Wednesday, February 25, 2015

Patio Project - Part One

One of the first things I did when I bought my home in 2006 was to dig out the sad grass and the Concord grape vine behind the house and make a vegetable garden.

It was my own private "victory garden" and I was "King of the Veggies" and rewarded for all my labors. 

Every summer since, I have bought seeds and starts and planted way too much, way too close together. For some reason, I always thought I needed three rows of beans, five kinds of squash, red, yellow and purple carrots and fifteen different tomato plants. I'll admit that I have too many favorite tomatoes to choose only a few. Narrowing my list down to four or five is going to be hard.

I was growing far more than I could ever use, or give away. At a certain point in the summer, you can no longer give away zucchini. NOBODY wants them! Amazing heirloom tomatoes are much easier to give away however.

What I found out about planting so much - it's a lot of work, time, and water!

More importantly, I need to take it easier in the future.Which brings me to my patio plan!

Since my yard doesn't have a deck or patio, I have been using the driveway for this purpose. It's not ideal or very private, but it has worked.

Fourth of July bbq-ing and eating dinner on your driveway feels a little odd at times. Especially when you have "bad" neighbors, like the one we unaffectionately call "Hell Harpy".

Driveway dining - the view of the water lilies is good! Hi Mom!
This year, I decided to stop feeding the world and turn the existing veggie garden into a patio area. The location behind the house makes it more private and quiet.
The estimates I asked for from different landscape companies came in anywhere from $2,200 to $10,000 depending on the materials used. One of them had to include a line item for fixing the lawn after they ran  over the grass with a backhoe. I didn't like the sound of that.

So, I decided to try to do it myself. While I'm not very skilled at most things, I figured I could shlep gravel and sand and rake it level. I'm doing this project on a budget, so it won't be perfect, but it will be my handiwork.

While I have been thinking of doing this for a while, the first step was heading to my local big box store and picking out some pavers. I didn't want them to be too cheap or too expensive and they had to look decent. I preferred a larger size for the bulk of the patio, but having a mix of sizes in the pattern was a plus. The pavers are a concrete mix, sized 8"x16", 16"x16" and 32"x16". Since they are from the big box store I can easily buy a few more if expansion is needed or if I break one. The overall size is approximately 10'x18' so far.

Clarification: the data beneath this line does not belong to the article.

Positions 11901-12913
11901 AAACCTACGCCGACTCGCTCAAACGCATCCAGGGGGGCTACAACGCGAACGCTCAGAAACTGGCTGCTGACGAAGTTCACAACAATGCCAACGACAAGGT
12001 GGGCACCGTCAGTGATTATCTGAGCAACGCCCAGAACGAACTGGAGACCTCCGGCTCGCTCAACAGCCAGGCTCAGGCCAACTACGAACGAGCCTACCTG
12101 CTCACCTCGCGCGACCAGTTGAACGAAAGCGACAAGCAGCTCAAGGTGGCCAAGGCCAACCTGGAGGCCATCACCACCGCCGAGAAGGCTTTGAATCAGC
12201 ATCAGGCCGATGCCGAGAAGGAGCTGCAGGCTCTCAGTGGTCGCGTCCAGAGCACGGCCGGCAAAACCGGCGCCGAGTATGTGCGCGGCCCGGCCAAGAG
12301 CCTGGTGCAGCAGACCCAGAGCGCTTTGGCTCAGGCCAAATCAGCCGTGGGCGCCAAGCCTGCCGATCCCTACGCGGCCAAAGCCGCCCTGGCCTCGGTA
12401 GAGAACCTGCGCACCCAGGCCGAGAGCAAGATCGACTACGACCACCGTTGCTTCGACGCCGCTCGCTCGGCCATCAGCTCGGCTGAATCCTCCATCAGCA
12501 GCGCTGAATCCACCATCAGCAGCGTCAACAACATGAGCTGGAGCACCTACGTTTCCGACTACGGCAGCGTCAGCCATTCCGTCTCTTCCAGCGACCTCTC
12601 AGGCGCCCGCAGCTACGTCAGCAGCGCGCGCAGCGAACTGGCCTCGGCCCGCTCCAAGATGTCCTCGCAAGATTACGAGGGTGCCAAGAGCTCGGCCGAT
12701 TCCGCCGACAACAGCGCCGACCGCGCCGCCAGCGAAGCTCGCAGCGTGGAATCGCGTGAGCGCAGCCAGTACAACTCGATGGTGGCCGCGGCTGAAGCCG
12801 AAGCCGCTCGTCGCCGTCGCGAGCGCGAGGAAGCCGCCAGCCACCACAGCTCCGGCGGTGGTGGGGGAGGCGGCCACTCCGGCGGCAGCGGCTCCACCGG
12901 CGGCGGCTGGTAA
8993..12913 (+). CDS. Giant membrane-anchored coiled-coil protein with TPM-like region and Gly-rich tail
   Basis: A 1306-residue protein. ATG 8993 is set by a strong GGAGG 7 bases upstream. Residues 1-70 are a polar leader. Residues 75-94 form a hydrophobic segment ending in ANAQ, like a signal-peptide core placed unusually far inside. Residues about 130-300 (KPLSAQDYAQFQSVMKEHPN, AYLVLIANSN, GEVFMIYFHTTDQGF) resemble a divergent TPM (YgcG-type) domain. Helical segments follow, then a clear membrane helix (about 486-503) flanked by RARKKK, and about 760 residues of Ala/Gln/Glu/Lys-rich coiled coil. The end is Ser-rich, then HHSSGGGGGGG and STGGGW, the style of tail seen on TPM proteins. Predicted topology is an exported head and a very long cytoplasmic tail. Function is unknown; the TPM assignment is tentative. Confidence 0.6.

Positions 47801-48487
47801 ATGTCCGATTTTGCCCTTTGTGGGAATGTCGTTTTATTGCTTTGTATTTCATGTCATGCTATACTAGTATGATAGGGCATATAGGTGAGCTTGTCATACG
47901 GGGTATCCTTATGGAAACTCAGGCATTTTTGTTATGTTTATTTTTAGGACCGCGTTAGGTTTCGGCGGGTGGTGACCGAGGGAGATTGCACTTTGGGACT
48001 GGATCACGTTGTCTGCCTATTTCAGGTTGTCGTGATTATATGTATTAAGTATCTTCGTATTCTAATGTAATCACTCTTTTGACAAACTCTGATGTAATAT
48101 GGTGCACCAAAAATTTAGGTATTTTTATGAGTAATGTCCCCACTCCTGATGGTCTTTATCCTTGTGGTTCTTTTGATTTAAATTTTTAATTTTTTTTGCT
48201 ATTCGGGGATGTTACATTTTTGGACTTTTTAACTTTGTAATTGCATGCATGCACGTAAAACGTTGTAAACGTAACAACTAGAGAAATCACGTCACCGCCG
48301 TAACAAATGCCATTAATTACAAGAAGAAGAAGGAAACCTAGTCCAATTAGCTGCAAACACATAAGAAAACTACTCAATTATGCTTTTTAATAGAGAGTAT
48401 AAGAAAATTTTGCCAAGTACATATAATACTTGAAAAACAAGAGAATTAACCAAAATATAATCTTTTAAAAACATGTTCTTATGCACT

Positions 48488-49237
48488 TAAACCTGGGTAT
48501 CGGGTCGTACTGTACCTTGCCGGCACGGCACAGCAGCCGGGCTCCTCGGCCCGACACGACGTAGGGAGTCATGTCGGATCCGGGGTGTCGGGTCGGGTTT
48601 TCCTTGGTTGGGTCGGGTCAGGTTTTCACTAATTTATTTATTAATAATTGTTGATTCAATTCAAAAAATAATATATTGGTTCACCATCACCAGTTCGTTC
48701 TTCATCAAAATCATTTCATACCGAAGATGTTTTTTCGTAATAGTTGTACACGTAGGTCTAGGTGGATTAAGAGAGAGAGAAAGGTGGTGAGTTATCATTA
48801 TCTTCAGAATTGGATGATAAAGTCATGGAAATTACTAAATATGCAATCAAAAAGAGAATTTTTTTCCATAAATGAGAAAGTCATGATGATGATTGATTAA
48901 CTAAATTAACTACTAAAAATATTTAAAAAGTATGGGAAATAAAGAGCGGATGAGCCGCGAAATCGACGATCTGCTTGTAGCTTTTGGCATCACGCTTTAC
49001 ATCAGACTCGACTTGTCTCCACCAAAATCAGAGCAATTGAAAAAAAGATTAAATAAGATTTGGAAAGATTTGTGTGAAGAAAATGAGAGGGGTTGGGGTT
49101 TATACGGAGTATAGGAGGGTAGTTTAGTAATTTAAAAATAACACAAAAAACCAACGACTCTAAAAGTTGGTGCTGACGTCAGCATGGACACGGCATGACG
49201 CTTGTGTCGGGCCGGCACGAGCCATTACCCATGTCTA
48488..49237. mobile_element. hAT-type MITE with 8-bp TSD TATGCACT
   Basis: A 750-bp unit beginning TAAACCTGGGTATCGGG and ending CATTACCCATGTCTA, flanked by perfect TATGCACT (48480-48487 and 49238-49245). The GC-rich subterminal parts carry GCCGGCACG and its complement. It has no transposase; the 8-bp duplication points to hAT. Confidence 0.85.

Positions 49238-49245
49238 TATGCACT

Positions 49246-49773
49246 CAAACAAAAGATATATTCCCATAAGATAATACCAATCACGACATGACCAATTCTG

I began with a trunk load of pavers and started to throw them over the bare dirt to get a feel for them and what I could do with the design. A total of five trips over a few weekends was needed to get everything I needed.

Laying out the pattern over existing bare dirt.


I'll admit that buying and transporting them myself was a bit of a b!@#h.One of the trips, I had to go all the way to Sherwood, as that location was the only store in the entire Portland metro area had the small paver I selected. It's hard to lay out your pattern with only 2 of the 3 sizes needed. So off to Sherwood I went.

Some of the area next to the patio will be new flowerbeds, continuing the theme of the rest of the garden. At the north end will be an area that I will bark over and move some of the "ponds" from the front yard. The area I created last year to accommodate new water lilies will then be available for more peonies!!! Since I love sitting and watching the fish, this will be perfect.

I had to move the table to see how it would fit and get a sense of the scale.
Water lilies in the front left dirt patch, tomatoes in the back. The pile of wood is going.
Part of doing this project myself is so that I can also afford to replace the sad aluminum shed. So just imagine a lovely new shed painted white with green trim to match the house.
Next to the shed will be enough area for me to plant a few tomatoes and a few hot peppers. This layout also allowed me to save the asparagus I planted seven years ago. I know it was silly to try to save it, but just had to. This layout also meant that I didn't have to remove the "L" shaped sod. I just love removing sod!

The next step is to buy gravel and sand and have it delivered to lay the pavers properly. I'll carefully remove and stack the pavers to make them easier to lay down when ready.

I'll wait a few weeks for some warmer, dry weather. 

I'm looking forward to many summer nights on the new patio. Stay tuned for Part Two!


  1. I am so excited you are doing this! Poor Hell Harpy, he's going to miss the opportunity to chat at you over the fence.

    1. Hell Harpy is the ex-girlfriend/baby mamma of the guy next door - She screams everything!

  2. How cool that you're doing this yourself! I know you'll enjoy your new patio area immensely!

    1. I figure if I can't haul sand and gravel and rake it flat, I should probably give up gardening. Hopefully I can get it done right.

  3. Wow! Big project, can't wait to see how it turns out.

    1. I'm very excited about the project and my new opportunity to buy more peonies.

  4. Ah, big fun and even bigger reward when your done! Can't wait to see the progress.

    1. The more I think about it and how the are will be laid out, I think it will be perfect. I'm very excited about the project.

  5. Excitement can carry you through a lot of blood & sweat (hopefully, no tears). It's going to be grand, and DIY is always better than ready-made.

  6. Ah, this is going to be so fabulous!

  7. No deer in your neighborhood? New to Oregon and trying to figure out what I can plant in a new yard ravaged by deer on a regular basis! Your patio is going to look great!